I also became very interested in the story of the Natives of Alaska and their History. I do not know if the circumstances she describes are true, however the fact she can cause a reader to want to know more about what she has portrayed in fiction is something that is unique and the Author deserves credit for.
The issue that kept the five stars rating in abeyance was the number of issues left unresolved, and the importance these issues held throughout the work. It may be the Author intends to continue this story, and is she does I will read it, however the pieces left incomplete were a cause for frustration.

My impressions of this novel are that Kimberly Kafka provides authentic experience in her writing about living in the wilds of Alaska. She clearly portrays Alaskan natives and their feelings and political ideas and why they feel disenfranchised and abandoned by white America. This novel tells the story of a young white woman from Maine who escapes to a difficult, but fulfilling life in Alaska. There is a man from Alaska who is trying to walk a thin line between learning how to live with the white people who have money and political power and on the flip side, the indigenous Alaskans who want the white people completely excluded from Alaskan life. The details of their lives are well written and give a clear picture of what this kind of life entails. Finally there is a young couple, both white, who come to Alaska to search for gold, even though their tourist permit clearly excludes that. The twists and turns and emotional rollercoaster that evolves through this story is wonderfully done. The ending is not "spoon-fed" to the reader and is one that leaves you thinking about the characters and what they were really looking for long after you have finished this tale. The inter-weaving of the lives of these main characters always leaves you wondering and thinking about what each person wants and needs, and at what expense must each one go to, to achieve what is best for them. It also demonstrates the difficulty of balancing one persons desires with thbest interests of the larger group as a whole. This was an interesting novel.

A pleasant surprise from an author described on the jacket as a workshop-ista and ittybittymagazine-nik. Real people, real countryside, real action. A glimpse into a little-known and faxcinating part of American. The author has a smooth prose style, the kind that is so transparent it makes you forget you are reading for a while, and only in retrospect do you realize how well this book is written -- the way it ought to be. Another pleasant surprise: Not all the natives are environmentally sensitive Alan Alda in sealskin types, there are some well-delineated nasty native villains in here as well. Minor drawback: A key bit of the plot was far too contrived (no one would dig a root cellar with a lid overhead; you can't hold a strong person down with a mere 4 nails; kicking upward would have been the obvious and effective choice). (This ciriticism doesn't give away the ending or anything critical to enjoying the book -- I don't write that kind of review). This is minor; all-in-all, a very good read.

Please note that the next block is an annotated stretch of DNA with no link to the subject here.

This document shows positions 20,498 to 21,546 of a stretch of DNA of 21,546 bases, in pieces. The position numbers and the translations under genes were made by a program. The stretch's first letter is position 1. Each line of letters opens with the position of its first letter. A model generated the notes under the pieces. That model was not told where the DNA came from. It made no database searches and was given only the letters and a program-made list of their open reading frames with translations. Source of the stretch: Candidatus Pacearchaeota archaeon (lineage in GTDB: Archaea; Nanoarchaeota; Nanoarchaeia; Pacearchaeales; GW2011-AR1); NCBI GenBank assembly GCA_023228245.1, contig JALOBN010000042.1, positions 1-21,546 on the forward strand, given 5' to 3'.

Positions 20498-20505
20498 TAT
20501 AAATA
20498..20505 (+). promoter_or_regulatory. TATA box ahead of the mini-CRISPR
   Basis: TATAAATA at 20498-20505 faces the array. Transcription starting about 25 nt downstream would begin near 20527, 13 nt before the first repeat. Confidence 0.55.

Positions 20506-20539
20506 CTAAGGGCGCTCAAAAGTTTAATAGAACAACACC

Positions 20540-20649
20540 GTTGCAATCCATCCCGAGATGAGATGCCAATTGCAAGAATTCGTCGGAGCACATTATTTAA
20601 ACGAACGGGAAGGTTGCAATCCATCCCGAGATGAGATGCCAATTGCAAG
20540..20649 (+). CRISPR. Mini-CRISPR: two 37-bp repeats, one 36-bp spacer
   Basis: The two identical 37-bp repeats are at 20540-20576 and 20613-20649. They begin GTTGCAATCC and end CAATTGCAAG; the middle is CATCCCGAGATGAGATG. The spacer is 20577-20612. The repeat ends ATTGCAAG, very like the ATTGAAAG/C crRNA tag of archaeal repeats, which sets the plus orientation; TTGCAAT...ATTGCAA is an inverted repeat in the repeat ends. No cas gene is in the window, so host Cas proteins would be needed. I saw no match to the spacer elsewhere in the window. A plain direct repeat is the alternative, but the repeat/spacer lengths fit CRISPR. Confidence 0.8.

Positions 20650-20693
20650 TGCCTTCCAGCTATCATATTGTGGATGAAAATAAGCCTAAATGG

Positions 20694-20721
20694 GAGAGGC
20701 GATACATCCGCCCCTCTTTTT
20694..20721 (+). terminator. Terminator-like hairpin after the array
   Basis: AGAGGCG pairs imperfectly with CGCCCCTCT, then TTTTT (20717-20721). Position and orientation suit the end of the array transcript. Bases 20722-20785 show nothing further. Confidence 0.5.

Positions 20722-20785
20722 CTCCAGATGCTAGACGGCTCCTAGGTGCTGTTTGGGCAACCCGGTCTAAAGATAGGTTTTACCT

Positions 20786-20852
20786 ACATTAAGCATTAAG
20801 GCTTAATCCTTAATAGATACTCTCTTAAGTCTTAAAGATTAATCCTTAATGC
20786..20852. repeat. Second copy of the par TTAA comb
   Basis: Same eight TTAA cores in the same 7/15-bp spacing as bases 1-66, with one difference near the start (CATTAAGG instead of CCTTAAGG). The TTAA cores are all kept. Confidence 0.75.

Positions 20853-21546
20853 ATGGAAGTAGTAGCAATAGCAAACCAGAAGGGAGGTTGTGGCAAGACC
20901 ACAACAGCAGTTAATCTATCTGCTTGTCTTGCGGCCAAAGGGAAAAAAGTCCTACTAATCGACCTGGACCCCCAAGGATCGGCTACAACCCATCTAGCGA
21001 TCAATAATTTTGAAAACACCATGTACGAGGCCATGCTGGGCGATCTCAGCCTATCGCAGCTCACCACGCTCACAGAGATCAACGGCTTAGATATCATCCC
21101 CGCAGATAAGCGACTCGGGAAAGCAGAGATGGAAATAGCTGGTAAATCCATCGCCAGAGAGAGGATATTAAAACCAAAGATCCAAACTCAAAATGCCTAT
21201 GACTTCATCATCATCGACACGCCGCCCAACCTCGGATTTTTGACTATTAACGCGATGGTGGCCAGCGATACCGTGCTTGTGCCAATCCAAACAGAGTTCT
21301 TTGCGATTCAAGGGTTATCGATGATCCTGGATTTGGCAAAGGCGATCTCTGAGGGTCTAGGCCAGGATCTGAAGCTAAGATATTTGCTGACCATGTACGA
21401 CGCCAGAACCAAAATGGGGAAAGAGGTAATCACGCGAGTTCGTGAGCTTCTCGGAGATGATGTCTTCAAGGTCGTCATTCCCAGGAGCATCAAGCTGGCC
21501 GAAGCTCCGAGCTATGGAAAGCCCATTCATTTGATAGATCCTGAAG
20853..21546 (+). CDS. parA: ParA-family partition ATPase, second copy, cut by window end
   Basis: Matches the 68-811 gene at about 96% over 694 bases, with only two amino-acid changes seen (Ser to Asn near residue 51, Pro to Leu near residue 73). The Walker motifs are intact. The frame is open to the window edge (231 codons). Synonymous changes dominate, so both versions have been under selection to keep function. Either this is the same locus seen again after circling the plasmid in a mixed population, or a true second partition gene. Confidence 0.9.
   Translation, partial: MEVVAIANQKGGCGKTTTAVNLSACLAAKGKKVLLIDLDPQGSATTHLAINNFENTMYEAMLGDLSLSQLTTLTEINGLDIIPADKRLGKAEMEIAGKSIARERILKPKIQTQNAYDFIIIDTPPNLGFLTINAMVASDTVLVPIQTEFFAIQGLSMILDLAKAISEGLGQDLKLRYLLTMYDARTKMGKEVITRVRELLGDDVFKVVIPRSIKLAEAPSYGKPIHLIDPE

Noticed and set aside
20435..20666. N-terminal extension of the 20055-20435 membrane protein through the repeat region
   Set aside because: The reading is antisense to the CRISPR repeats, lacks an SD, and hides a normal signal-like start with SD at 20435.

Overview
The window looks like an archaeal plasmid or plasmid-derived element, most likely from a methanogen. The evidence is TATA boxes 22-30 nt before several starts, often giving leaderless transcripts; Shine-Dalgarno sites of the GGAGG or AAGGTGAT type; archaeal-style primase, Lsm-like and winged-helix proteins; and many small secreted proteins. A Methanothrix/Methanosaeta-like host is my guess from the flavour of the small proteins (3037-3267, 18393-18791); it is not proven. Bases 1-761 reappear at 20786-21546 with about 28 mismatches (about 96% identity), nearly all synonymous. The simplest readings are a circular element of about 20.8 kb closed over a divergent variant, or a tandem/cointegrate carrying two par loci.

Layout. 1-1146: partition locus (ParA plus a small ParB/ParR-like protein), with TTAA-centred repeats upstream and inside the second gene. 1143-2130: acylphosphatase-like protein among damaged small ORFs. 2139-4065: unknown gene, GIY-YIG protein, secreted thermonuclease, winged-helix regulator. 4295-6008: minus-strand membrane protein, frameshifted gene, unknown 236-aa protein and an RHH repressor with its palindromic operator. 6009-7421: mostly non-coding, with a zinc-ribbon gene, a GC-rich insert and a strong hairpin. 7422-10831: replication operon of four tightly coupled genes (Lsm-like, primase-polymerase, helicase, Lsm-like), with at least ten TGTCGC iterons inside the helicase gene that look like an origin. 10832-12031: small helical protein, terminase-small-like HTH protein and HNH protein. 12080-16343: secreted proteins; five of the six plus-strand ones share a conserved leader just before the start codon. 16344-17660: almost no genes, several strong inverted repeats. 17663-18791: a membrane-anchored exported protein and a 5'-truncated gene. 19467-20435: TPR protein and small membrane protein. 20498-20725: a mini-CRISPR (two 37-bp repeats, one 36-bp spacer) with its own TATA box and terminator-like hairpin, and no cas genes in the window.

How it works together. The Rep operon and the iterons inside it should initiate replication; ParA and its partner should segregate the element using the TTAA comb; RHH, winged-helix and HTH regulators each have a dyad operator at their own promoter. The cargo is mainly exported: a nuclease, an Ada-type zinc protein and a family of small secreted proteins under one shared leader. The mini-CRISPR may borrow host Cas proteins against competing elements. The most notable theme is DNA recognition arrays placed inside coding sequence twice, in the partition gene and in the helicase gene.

heart of sky
Kim Kafka's Alaskan adventure tale brings the mystique and the allure of that state alive. It is a well-written piece about people escaping their past while struggling with embracing the future in the last American frontier. The day to day hardships of Bailey's self-imposed exile were quite believable, and Kafka walks us credibly through the situations and problems of life in the Alaskan bush.
But Kafka makes excessive use of stereotypes in her characters, and as the book wore on this became quite distracting. The women are all capable, confident, wise and independent. The men are mostly drunk, irresponsible and manipulative. Which is fine, as unfortunately these types do exist.
But she spent so much time pushing those themes that my interest in her characters broke down. I started feeling like she was using the book as a soapbox rather than devoting her talents into real character development.
Other than that, it effectively takes you to Alaska in all its grandeur, danger and glory. Kafka definitely knows her setting well.

This tasty book makes Alaska come alive in classic adventure style. I recognize in the characters people I know, they are authentic, alive and very close. I enjoy the view into a world on the edge of civilization that few get to see, the realness of details and circumstances all artfully arranged into a choreographed story with a satisfying plot. Though some of the action may be a bit cinematic for my taste, it is more than made up for with the complexity of three dimensional characters that mix villainous with heroic in ways that defy definition.